As a companion to our Anti-Valentines series, Spectacle finds company among the denizens of the streets: star-crossed hustlers, runners, cons, pushers, and peddlers. Taking a dimly romantic perspective of its subject, the films are mostly about a kind of damp, guttural love — a love marked by its elusiveness, its conflation with co-dependency, its ability to hurt.

Among the work is DUFFER, a staggering recent rediscovery about a bisexual London hustler torn between a loving prostitute and a wretched sadist. In THE DEVIL QUEEN, one of the first films about drug pushing in Rio’s favelas, a gang war erupts after a ruthless queen tries to frame a common criminal to take the fall for his boyfriend. For this series, German cult classic SUPERMARKT also returns to Spectacle, following a young hood rolling through the gutters of the Reeperbahn turning tricks and plotting heists. Leonardo Favio’s CHRONICLE OF A BOY ALONE is sort of an Argentinian take on ZÉRO DE CONDUITE, following a street kid who escapes reform school and returns to the streets. In THE ROSE SELLER, a fictional narrative is formed around incredible performances by impoverished Colombian youths selling drugs to the party-going leisure class. And A VIOLENT LIFE, which just barely predates Pier Paolo Pasolini’s directorial career, is an unheralded adaptation of his controversial novel of the same name, featuring the similarly-themed ACCATONE’s then-unknown star, Franco Citti.

Special thanks to The Shangri-Las for the inspiration.


aka Crónica de un niño solo
Dir: Leonardo Favio, 1965
Argentina, 79 mins.
In Spanish with English Subtitles


Leonardo Favio was a popular Argentine singer and film director with a long-standing affiliation with a third-position corporatist political movement known as Peronism. In 1976, after the last military coup of the Dirty War—a period of state terrorism that led to the disappearance of tens of thousands of alleged dissidents—Favio fled Argentina and spent 11 years in exile. He returned to massive national popularity and recognition by Argentine film critics, and in 2010 the current Peronist-oriented president Cristina Kirchner appointed him Ambassador of Culture. He died two years later in 2012.

In 1965, while Argentina was in a nearly two-decade long state of exception during which the elections were staged by the military and Peronism was officially outlawed, Favio made his directorial debut, CHRONICLE OF A BOY ALONE. Banned for 30 years on suspicion of being an intentional wholesale critique of the military junta, CHRONICLE follows 11-year old Polin, who is sent to an orphanage where the children are abused and berated by the tyrannical staff. The institution functions as a sort of reform school where the children are conditioned to live normal, obedient lives. Virtually every adult figure is fascistic, and Polin is driven to act out against his oppressors. After a brief stint in prison, he escapes and returns to the slum where he grew up, only to discover that for those that society has deemed dispensable, freedom exists as only a name.

Although it is occasionally compared to Truffaut’s 400 BLOWS and Vigo’s ZERO FOR CONDUCT, CHRONICLE is far more brutal. There is no redeeming humanity in the authoritarian adults, no whimsical soundtrack, and no promise of salvation. Like Truffaut and his iconically ambiguous closing freeze-frame, Favio ends CHRONICLE with Polin gazing directly into the camera. But unlike Antoine Doinel, who experiences an uncertain freedom when he reaches the sea, Polin is carried off by a policeman, and his gaze is certain. Certain that he will never be free.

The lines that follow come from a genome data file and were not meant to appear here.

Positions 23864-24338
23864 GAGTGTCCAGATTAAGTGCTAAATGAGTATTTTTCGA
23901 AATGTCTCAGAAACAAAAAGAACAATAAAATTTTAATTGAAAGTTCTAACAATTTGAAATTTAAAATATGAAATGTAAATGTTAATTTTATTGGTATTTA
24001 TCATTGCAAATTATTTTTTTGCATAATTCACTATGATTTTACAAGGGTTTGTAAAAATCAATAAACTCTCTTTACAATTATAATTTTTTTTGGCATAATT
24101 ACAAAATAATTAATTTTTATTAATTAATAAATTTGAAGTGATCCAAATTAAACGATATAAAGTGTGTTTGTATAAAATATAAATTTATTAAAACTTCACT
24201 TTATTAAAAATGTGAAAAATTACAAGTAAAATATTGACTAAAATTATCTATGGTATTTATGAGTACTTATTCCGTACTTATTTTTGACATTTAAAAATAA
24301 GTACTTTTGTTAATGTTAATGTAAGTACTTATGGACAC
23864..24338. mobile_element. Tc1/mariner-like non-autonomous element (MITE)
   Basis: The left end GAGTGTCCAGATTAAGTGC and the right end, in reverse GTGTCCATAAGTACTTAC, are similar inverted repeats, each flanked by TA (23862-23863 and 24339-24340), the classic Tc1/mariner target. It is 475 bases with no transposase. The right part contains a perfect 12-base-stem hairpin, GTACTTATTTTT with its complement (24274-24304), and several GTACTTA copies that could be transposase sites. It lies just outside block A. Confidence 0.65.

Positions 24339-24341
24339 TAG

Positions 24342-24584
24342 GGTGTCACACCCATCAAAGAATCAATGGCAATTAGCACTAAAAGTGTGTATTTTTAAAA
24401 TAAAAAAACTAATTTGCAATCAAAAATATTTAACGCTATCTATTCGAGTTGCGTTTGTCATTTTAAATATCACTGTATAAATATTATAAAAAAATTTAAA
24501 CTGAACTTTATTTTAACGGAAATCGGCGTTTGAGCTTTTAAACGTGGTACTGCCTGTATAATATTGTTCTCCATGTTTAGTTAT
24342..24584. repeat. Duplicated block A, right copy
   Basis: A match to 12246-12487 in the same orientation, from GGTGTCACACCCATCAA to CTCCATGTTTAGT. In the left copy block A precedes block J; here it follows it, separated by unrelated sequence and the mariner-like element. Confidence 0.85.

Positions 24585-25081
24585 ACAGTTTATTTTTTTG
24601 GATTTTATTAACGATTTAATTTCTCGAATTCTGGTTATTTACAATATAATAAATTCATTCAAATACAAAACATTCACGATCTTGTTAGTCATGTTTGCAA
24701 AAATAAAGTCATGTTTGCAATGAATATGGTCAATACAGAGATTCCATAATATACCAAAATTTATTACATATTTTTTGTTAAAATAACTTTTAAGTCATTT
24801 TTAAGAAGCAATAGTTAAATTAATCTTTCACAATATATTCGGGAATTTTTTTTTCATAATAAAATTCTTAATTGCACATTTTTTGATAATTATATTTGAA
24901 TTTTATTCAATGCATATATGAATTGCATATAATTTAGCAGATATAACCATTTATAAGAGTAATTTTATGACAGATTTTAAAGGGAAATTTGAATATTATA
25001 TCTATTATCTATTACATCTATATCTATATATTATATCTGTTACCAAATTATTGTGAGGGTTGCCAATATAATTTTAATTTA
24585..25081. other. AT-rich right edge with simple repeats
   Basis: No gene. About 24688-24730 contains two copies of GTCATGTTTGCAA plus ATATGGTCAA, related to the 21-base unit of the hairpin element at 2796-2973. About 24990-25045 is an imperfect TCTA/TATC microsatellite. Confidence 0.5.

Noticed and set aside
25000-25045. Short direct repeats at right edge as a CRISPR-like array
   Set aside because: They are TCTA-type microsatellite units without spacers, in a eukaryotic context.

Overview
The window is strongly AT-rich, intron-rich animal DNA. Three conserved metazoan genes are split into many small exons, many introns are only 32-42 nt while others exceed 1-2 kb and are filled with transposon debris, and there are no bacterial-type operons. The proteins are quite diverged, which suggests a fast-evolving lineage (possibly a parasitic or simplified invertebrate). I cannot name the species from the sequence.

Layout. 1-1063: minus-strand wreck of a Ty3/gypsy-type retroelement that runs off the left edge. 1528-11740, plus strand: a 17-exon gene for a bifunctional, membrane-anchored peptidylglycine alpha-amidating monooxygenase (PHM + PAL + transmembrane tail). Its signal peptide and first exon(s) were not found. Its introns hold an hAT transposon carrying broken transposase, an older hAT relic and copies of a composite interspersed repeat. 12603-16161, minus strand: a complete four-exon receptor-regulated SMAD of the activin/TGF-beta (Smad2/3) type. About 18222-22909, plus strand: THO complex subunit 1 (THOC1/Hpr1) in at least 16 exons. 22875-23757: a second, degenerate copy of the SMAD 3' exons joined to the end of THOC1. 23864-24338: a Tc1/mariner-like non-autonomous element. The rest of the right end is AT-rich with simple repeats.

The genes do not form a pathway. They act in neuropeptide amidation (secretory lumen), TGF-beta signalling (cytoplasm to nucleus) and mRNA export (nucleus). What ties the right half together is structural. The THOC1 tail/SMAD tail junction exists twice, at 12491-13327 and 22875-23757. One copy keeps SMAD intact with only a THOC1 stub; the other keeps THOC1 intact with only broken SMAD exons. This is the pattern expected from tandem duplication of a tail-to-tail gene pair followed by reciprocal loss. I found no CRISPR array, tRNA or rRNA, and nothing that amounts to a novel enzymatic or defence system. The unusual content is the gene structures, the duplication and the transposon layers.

duffer_banner DUFFER
Dir. Joseph Despins & William Dumaresq, 1971
UK, 72 min.


Note change in showtimes: the February 21 show has now been rescheduled for Saturday, February 15 at 7:30 pm.

A revelatory, recent re-discovery, DUFFER is an independent British psychodrama that plays like an unholy melange of Hubert Selby Jr. and David Lynch. In his only acting role, Kit Gleave plays the title character, a wayward hustler who wanders the London streets between two lovers: Your Gracie (Erna May), a tender, matronly prostitute, and Louis-Jack (co-director and writer William Dumaresq), a wretched sadist who’s determined to control Duffer by having him bear his child. (You’ve read correctly.) As he contemplates love and codependency, Duffer’s world grows increasingly unhinged, culminating in a number of whimsical and disturbing episodes traversing gutters, bedrooms, and back alleys.

Narrated entirely in voiceover, with Dumaresq himself reading in the voices of the characters, DUFFER is delivered in an amiable cadence that, like the literary voices of Humbert Humbert or the narrator of Poe’s “Tell Tale Heart,” belies the gradual exposure of paranoid fissures. It might be simply described as a dark comedy, but the rough and wistful DUFFER contemplates the darkest recesses of the aching heart and disturbed mind.

Special thanks to Joseph Despins and James King.

rainha_banner A RAINHA DIABA
aka The Devil Queen
Dir. Antonio Carlos da Fontoura, 1974
Brazil, 99 min.
In Portuguese with English subtitles


It was six years between Antonio Carlos da Fontoura’s stunning debut, COPACABANA ME ENGANA, and it’s follow-up, A RAINHA DIABA. If the former film bears the stylistic tropes of François Truffaut, then it might be said that the later was clearly influenced by weed. In a stunning change-up, the gritty, black-and-white, often loosely-choreographed cinematography is abandoned in favor of a shocking explosion of bright color to tell the story of The Devil Queen, a ruthless, pansexual, drug-pushing queen who runs Rio de Janeiro’s favelas with a velvet-gloved fist.

A RAINHA DIABA is loosely based on the persona of Madame Satã (“Madam Satan,” a name adapted from the Cecil B. DeMille film), ex-slave, drag performer, self-described homosexual, biological father of seven, convicted murderer, and legendary cabaret performer who was an outlaw hero in Rio’s 1930’s underground. Fontoura’s contemporary seventies riff is also shaped by the director’s admission that every time he smoked a joint, he wondered about the bloodshed that came with it. And the movie has no shortage of it, in garish, Hershchell Gordon Lewis red, chronicling the war that erupts in the streets after The Queen and his henchmen attempt to frame a small-time street hustler to take the fall for his boyfriend. Milton Gonçalves dominates the title role with a ruthless, wry performance that garnered him Brazil’s preeminent Best Actor award. And Odete Lara (star of COPACABANA ME ENGANGA and Glauber Rocha’s ANTONIO DAS MORTES) is also spectacular as the hustler’s nightclub singer girlfriend.